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Environmentalists file intent to sue federal agencies over power plant

Groups question keeping Four Corners Power Plant open for 25 more years
A coalition of environmental groups has filed a notice of intent to sue the Office of Surface Mining, U.S. Fish and Wildlife Service and others over a July decision to allow the Four Corners Power Plant to operate through 2041.

A coalition of environmental groups announced earlier this week its intent to take legal action against several federal agencies for extending operations at the Four Corners Power Plant and Navajo Mine just outside Farmington.

On Dec. 21, San Juan Citizen Alliance, among other regional and national conservation groups, filed a 60-day notice of intent to sue the Office of Surface Mining, U.S. Fish and Wildlife Service and others over a July decision to allow the plant to operate until 2041.

“While the rest of the world is transitioning to alternative forms of energy, the Four Corners Power Plant continues to burn coal and will do so for the next 25 years,” Colleen Cooley with Diné Citizens Against Ruining Our Environment said in a news release. “Prolonging coal not only condemns our health and the water, air, and land around us, it undermines our community’s economic future because we are not investing and transitioning to clean energy.”

Mike Eisenfeld with San Juan Citizens Alliance said approving continued operations at the coal plant goes against the U.S. government’s recent focus on clean energy, evidenced by the Paris Climate talks, which brought together world leaders to come to an agreement on reducing fossil fuel emissions.

“It’s really an affront to Four Corners-area residents when the feds won’t even provide honest evaluation of pollution or solar and wind alternatives at Four Corners Power Plant and Navajo Mine,” Eisenfeld said. “All of us in the Southwest deserve at least an honest expert analysis.”

The group claims that by approving an extension to Four Corners Power Plant, the U.S. government violates the Endangered Species Act, the Administrative Procedure Act and the National Environmental Policy Act, calling the plant “among the most notorious for coal contamination in the country.”

“Federal agencies must assure that coal operations follow the law. What agencies can’t do is bend the law to accommodate coal operations, but that’s just what they did here,” said Western Environmental Law Center Attorney Shiloh Hernandez in a prepared statement. “What this really shows is the outdated and heavily polluting Navajo Mine and Four Corners Power Plant can’t operate in compliance with the law. These facilities are obsolete and need to transition.”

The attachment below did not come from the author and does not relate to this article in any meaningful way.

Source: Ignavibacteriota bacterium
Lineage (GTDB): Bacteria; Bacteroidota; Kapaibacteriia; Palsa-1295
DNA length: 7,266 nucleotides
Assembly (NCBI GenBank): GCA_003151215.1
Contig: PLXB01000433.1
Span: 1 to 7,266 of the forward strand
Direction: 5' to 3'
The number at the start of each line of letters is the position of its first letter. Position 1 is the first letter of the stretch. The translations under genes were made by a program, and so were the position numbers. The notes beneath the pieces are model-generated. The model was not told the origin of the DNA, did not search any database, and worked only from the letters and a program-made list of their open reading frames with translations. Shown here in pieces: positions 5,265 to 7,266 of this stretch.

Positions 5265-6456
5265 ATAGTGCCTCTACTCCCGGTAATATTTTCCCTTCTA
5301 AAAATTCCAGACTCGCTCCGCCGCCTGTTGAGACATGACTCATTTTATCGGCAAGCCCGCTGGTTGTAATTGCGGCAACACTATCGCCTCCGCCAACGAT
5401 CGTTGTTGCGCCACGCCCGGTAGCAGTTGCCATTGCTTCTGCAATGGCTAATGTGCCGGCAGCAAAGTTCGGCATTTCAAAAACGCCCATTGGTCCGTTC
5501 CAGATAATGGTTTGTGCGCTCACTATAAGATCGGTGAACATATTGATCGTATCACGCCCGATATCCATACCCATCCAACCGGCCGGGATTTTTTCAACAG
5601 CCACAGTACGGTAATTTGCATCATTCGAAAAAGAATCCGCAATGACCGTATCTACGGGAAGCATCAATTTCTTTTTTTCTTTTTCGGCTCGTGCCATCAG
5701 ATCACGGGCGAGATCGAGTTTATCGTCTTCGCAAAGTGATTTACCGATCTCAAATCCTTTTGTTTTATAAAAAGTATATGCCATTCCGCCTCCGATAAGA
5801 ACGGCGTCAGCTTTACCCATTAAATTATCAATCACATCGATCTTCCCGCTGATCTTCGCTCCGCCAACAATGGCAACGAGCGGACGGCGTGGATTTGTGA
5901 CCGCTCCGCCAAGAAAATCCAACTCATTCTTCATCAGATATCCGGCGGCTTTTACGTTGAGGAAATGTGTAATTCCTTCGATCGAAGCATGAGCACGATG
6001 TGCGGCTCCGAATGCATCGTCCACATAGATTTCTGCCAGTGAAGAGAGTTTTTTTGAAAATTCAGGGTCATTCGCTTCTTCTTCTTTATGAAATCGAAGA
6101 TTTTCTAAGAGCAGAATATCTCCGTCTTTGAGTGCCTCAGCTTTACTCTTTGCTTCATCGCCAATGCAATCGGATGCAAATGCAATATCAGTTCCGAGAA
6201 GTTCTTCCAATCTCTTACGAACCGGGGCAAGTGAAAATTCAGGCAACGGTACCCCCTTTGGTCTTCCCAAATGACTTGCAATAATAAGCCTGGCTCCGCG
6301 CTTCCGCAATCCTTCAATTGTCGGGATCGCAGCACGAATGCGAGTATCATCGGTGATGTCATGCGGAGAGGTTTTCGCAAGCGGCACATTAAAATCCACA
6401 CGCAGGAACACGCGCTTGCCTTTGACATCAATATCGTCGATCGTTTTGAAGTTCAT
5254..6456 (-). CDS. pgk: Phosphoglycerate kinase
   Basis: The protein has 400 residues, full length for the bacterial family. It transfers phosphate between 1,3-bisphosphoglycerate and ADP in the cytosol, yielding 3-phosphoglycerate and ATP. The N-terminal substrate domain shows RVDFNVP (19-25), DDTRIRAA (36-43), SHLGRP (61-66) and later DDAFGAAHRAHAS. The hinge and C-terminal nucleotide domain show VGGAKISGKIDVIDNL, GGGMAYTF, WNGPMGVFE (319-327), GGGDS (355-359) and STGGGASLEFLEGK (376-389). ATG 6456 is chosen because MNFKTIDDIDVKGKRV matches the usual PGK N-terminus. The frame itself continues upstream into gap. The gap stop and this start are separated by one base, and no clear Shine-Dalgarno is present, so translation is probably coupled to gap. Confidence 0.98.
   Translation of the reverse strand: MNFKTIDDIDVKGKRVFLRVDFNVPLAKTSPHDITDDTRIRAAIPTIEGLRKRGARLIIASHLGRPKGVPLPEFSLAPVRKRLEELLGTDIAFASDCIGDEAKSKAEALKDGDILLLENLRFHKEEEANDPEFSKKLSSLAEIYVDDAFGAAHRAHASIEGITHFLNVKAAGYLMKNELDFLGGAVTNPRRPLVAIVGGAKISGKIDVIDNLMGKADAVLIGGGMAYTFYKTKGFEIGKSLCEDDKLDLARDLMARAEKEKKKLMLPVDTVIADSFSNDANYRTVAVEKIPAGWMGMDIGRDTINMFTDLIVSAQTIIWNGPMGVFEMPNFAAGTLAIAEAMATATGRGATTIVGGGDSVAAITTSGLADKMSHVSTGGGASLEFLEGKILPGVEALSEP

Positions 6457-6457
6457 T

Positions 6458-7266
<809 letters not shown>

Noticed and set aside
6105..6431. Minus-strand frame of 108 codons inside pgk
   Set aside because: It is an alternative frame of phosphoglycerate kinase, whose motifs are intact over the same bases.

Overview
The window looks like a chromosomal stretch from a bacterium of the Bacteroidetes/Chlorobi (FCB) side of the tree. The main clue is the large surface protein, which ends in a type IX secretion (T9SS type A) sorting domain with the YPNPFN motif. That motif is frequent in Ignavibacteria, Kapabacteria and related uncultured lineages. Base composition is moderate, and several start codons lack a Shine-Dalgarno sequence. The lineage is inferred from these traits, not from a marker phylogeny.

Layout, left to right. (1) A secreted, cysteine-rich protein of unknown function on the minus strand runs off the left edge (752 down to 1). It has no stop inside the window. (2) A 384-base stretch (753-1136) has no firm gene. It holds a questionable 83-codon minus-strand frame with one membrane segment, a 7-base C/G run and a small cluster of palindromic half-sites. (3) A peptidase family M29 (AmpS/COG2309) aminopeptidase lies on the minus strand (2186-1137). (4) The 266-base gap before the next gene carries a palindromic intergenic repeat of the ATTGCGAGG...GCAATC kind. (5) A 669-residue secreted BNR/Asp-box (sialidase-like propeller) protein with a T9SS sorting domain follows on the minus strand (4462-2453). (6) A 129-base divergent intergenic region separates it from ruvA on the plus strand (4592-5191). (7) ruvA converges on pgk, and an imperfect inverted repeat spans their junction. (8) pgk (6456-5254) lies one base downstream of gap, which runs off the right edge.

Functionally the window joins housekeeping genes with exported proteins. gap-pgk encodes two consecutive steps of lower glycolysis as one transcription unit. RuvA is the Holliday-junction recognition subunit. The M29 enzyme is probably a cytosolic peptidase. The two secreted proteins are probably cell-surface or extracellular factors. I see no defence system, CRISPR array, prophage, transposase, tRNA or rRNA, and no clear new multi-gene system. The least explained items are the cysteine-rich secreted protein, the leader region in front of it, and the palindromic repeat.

The 52-year old power plant and coal mine is in the Navajo Nation, about 15 miles southwest of Farmington, and operated by Arizona Public Service Company.

The Environmental Protection Agency listed the Four Corners Generating Station as the fourth-highest producer of toxins in New Mexico, according to the agency’s Toxics Release Inventory.

The coalition claims that pollution generated from the plant, namely mercury seeping into the San Juan River, has created public health problems, threats to endangered species and impacts to Navajo culture.

And with the new federal standards on carbon emissions released through the Clean Power Plan, many environmentalists see coal-burning plants as a thing of the past. In December, the Public Regulation Commission in New Mexico voted 4-1 to close half of the units operating at the San Juan Generating Station, also just west of Farmington.

“This toxic, outdated facility has been wreaking havoc on the health of people and ecosystems for far too long,” Nellis Kennedy-Howard, senior campaign representative for the Sierra Club’s Beyond Coal campaign, said in a news release.

“The Office of Surface Mining and U.S. Fish and Wildlife Service ignored the obvious environmental impacts of this facility when they approved extending its life.”

The lawsuit brings together conservation groups Diné Citizens Against Ruining Our Environment, San Juan Citizens Alliance, Amigos Bravos, Center for Biological Diversity, and Sierra Club. They are represented by attorneys Shiloh Hernandez, Matt Kenna, Kyle Tisdel and Laura King of the Western Environmental Law Center and John Barth and Michael Saul of Center for Biological Diversity.

jromeo@durangoherald.com

Apr 20, 2016
Environmental groups sue over New Mexico coal plant
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